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Re: SNI vs Host: and a trailing dot

From: Roy T. Fielding <fielding@gbiv.com>
Date: Wed, 16 Mar 2016 16:10:35 -0700
Message-Id: <7B0ECC85-4326-473A-8F16-142FBAC502DE@gbiv.com>
To: ietf-http-wg@w3.org
> On Mar 16, 2016, at 6:02 AM, Willy Tarreau <w@1wt.eu> wrote:
> 
> Hi guys,
> 
> On Thu, Mar 17, 2016 at 01:44:24AM +1300, Amos Jeffries wrote:
>> On 17/03/2016 1:09 a.m., Michael Sweet wrote:
>>> FWIW, CUPS has traditionally stripped the trailing dot from both since most printers (and web sites, for that matter) have difficulty handling "example.com."
>>> 
>> 
>> 
>> FWIW; Squid likewise does that as well.
>> 
>> IIRC we determined that the trailing dot syntax was an outcome of people
>> partially understanding the DNS specifications. Those DNS specs talk
>> about using the trailing dot to terminate the domain labels. But on
>> close inspection it is only supposed to be used in the wire-format for
>> DNS packets. Intermediate representations like HTTP messages or TLS SNI
>> are expected to have no trailing dot for valid FQDN.
> 
> Not exactly because you have the problem when you need to differenciate
> host names that belong to your local domain and other ones. For example
> you could have a host called "www.example.com" on your local domain, and
> if you want to be sure to use the public www.example.com and not
> www.example.com.my.local.domain, the only way is to add the trailing dot.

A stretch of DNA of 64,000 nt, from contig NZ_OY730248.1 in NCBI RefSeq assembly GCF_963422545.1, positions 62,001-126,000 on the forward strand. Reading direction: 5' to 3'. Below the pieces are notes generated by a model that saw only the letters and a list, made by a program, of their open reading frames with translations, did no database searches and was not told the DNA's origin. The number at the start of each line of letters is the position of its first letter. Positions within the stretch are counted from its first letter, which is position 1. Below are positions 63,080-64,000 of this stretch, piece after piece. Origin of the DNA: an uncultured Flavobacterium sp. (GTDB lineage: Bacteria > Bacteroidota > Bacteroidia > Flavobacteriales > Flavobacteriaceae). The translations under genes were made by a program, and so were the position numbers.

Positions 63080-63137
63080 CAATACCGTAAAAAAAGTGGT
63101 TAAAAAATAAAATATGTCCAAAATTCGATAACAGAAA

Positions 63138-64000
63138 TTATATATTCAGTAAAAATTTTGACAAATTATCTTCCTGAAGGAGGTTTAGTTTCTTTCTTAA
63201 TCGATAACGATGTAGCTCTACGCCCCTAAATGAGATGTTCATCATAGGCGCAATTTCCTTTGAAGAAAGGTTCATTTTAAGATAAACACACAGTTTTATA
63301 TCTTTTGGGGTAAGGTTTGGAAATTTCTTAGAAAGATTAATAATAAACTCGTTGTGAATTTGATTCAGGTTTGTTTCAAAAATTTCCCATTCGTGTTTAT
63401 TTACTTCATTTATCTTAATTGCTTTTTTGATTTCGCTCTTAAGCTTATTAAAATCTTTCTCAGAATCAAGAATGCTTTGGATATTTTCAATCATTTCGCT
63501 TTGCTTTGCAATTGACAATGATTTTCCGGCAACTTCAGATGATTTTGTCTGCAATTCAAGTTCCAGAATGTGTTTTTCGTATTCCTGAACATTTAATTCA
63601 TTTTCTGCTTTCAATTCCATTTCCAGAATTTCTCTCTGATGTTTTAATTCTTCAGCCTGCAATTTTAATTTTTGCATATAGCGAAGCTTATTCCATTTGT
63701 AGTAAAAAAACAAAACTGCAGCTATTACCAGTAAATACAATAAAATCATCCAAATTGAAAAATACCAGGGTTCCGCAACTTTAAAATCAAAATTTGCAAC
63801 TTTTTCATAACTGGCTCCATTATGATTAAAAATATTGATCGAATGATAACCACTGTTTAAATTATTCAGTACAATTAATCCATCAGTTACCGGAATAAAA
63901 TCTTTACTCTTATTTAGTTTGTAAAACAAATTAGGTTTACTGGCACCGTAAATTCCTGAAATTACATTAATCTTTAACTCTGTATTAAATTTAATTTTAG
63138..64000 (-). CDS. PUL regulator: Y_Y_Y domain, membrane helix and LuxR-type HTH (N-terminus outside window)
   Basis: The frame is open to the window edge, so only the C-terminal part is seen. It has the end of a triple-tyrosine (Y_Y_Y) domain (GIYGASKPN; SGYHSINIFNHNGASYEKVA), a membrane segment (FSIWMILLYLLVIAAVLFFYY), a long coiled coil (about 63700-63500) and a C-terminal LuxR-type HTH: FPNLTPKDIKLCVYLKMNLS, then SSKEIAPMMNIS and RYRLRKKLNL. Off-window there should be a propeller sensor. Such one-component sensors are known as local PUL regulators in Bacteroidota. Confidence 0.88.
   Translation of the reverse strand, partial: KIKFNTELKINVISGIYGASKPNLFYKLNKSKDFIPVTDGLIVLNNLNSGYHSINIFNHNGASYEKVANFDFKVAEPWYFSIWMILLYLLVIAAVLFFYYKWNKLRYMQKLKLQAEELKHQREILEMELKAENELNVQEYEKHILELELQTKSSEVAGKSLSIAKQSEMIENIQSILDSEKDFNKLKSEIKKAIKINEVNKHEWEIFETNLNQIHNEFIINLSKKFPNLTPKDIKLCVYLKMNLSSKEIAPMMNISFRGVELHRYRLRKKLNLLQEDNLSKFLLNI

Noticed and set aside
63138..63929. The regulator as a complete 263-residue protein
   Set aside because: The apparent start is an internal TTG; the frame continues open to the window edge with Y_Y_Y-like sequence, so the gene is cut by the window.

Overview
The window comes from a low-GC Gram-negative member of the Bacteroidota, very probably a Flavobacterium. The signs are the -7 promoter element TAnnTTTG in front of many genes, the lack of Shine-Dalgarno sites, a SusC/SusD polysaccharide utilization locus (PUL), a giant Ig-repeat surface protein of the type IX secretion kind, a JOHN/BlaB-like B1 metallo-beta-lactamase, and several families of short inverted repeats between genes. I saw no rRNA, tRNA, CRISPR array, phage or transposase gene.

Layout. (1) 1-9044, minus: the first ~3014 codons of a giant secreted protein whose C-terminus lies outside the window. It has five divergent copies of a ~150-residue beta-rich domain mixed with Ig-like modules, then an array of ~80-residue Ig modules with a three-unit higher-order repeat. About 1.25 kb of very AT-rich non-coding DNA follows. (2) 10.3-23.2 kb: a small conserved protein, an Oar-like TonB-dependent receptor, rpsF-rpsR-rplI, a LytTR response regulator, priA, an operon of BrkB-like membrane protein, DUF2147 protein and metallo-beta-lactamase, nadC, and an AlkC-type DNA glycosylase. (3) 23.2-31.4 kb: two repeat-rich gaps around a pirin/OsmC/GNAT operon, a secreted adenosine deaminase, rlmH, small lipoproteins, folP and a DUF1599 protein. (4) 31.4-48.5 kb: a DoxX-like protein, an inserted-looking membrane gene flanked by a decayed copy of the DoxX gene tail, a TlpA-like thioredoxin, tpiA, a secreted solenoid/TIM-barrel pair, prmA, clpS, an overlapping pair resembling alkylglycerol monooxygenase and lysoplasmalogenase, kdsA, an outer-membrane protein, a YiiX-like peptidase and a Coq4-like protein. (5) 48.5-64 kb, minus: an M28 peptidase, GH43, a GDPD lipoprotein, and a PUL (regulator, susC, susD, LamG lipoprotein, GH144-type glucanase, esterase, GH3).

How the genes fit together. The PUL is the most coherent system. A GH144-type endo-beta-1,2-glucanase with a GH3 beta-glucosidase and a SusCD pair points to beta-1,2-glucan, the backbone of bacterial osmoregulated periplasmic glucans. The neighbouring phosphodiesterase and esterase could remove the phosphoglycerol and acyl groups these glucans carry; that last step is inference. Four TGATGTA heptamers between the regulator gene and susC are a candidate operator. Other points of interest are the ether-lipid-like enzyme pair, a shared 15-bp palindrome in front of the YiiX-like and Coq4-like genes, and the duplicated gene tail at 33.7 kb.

Yep, that's right.

> I remember having been in this exact situation many years ago by which
> I couldn't connect to my default gateway's web interface until I realized
> that the name "gw" that I was using on my local network was first resolved
> as "gw.work.local" which was my company's groupware server and it couldn't
> be accessed from where I was located (hence my belief that the device did
> not respond). Simply passing "http://gw./" solved the issue for me.

I had the same issue at UCI when the College of Medicine decided to name their
primary gateway "com", as in "{host}.com.uci.edu".  It was a short conversation.
Now we are getting inundated by new ICANN TLDs, so expect more of that soon.
It may become common for some sites to need the trailing dot just to ensure
that HTTP routing works.

> However I have no idea where in the chain this dot needs to be trimmed,
> but it definitely has a use case for the end user and in HTTP URIs (though
> not frequent).

Personally, I never trim the dot outside of DNS itself, since it has to be
presumed that someone added it for a reason (even if that reason is
nefarious -- the distinction cannot be ignored). Since both clients and
proxies are subject to local network aliases, the dot must be retained in
HTTP's authority and Host.

....Roy
Received on Wednesday, 16 March 2016 23:11:10 UTC

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